How Do You Know You Love Israel? : Mikayla Carno-Harf Speaks at Shabbat Service led by Fairmount Temple youth group

This post to “If Not Now, When?” the interactive blog of Anshe Chesed Fairmount Temple, is formed from the remarks shared by Mikayla Carno-Harf, our Fairmount Temple Senior Youth Group (CLEFTY) Religious and Cultural Vice-President, during Shabbat Atid (“the future”) co-led by clergy and religious school students in our synagogue, on Friday, January 23, 2015. We encourage you to post, share, and respond to the post below, if you wish, in an effort to engender a discussion virtually in our community.

When I went to Canada almost a year ago I was wearing an “I ♥︎ (heart) Israel” T-shirt. When we were crossing the border I walked up to the border patrol officer and he saw my shirt and he asked “have you ever been to Israel?” I said no and he said “Then how do you know you love Israel?” and I said “I just do.”

This question really stuck with me throughout this past year. I was questioning “How do I know I love Israel if I’ve never been there?” I really thought about it. Through all my education about Israel I have come to love this place. Maybe not its political conflict but that is not the most important part about Israel.

As some of you may know I went to Israel for the first time over winter break. That trip confirmed everything I ever believed about Israel and contradicted some other things, but mostly I realize how much you can feel deeply about someplace without even being there. What I have learned is that Israel is more than just a small country surrounded by nations with guns pointing their way. It is a place for not only Jews or Christians or Muslims or Armenians. It is a place for everyone.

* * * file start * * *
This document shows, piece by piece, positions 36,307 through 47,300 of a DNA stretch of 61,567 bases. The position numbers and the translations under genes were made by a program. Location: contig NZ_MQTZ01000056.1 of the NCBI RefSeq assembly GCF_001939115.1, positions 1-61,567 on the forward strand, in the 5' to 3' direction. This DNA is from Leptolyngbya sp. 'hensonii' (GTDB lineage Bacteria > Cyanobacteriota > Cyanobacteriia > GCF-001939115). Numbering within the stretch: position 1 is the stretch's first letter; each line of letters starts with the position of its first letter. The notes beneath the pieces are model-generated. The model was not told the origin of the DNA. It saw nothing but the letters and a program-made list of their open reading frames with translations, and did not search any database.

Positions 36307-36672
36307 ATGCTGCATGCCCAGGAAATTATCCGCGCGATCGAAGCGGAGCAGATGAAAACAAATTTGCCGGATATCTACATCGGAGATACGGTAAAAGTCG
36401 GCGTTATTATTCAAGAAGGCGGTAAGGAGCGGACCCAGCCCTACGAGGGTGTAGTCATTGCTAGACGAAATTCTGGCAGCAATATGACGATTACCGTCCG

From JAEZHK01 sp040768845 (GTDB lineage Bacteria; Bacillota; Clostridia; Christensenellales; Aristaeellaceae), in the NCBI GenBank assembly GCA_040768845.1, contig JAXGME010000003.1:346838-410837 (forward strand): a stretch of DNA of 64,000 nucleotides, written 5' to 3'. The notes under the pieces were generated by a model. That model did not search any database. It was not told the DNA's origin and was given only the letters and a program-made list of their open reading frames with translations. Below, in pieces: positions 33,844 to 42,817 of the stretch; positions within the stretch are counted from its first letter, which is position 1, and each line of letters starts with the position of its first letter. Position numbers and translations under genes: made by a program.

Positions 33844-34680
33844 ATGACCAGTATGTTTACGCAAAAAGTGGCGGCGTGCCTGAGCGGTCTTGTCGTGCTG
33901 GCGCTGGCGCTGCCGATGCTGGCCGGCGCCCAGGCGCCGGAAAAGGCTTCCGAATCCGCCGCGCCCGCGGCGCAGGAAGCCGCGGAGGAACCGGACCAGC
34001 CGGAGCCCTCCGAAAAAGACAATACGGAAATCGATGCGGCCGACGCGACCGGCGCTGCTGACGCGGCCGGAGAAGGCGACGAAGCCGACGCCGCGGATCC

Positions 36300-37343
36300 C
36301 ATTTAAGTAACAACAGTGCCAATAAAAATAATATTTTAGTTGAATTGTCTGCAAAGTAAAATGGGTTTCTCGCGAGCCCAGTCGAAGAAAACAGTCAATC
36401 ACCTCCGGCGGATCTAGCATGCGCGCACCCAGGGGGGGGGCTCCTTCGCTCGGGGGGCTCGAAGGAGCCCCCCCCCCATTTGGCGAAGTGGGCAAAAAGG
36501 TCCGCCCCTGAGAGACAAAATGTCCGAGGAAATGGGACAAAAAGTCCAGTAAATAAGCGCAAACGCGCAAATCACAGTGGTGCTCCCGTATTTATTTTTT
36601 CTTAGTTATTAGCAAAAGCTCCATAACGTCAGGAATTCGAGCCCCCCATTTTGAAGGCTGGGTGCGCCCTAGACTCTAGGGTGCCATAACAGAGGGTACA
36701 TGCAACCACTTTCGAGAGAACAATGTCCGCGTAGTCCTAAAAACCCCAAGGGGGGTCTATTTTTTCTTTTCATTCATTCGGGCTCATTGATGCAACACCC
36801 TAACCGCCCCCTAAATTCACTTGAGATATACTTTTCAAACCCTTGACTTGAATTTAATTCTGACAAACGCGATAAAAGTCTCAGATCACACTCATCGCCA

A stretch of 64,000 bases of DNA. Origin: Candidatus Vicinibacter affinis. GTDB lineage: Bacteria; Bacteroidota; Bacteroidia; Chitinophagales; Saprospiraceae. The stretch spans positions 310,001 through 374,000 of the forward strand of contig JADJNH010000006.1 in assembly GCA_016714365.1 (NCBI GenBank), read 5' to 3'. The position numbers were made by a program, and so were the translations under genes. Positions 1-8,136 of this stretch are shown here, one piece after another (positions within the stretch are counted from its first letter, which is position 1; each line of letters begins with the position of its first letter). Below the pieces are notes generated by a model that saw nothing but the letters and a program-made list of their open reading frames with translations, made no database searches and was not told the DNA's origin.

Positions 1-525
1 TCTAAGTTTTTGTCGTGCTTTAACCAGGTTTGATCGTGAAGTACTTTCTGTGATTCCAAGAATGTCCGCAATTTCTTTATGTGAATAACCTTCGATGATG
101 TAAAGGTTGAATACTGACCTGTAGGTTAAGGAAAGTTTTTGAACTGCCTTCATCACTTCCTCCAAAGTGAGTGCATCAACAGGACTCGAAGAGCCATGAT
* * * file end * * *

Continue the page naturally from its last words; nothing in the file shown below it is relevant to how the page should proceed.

Back in the Roman times people believed that the world was the center of the Universe. That Israel was the center of the discovered world. Jerusalem was the center of Israel at the time and in the center of Jerusalem was the Temple Mount. Which means that they believed that the Temple Mount was the center of the Universe. Which sounds crazy when you first think about it. In reality it is definitely not the center of our universe. But it is right in the middle of Europe, Asia and Africa, which was the whole world at the point in time. I believe now that this is less of physical center and more of a religious and emotional center. The religions that take claim to Jerusalem as a holy place are 3 of the most prominent religions of our time, even though we may not be the largest modern religion we are definitely a prominent one.

I have been surrounded by Jews my entire life, but it felt like a different kind of surrounded feeling when I went to Israel. I realized that in America being Jewish was what kept you intertwined with your communities but in Israel because most of your communities were Jewish the things that connected you to your peers were much, much stronger. This is a feeling you can never get anywhere else which makes being Jewish in Israel even more special than it already is. The way I feel about Israel is not just my connection through my Jewish genes or my family ties. Its is about the feeling I got when I remembered seeing Jerusalem and the Kotel for the first time. I know now without a shadow of a doubt that I love Israel and I will for the rest of my life.

The lyrics to a song I used to sing at camp really spoke to me in the Holy Land and they were.

אני לי ארץ אכרת

These words mean “I have no other country”

Which is the best way I can describe Israel to you today.

I would like to thank my parents for all the things Jewish they have inspired me to do and because there are some many I will not mention them all. But mostly thank you for taking me to Israel. I not only got to see Israel through your eyes, but I got to see Israel through my own eyes which is an experience I will never forget.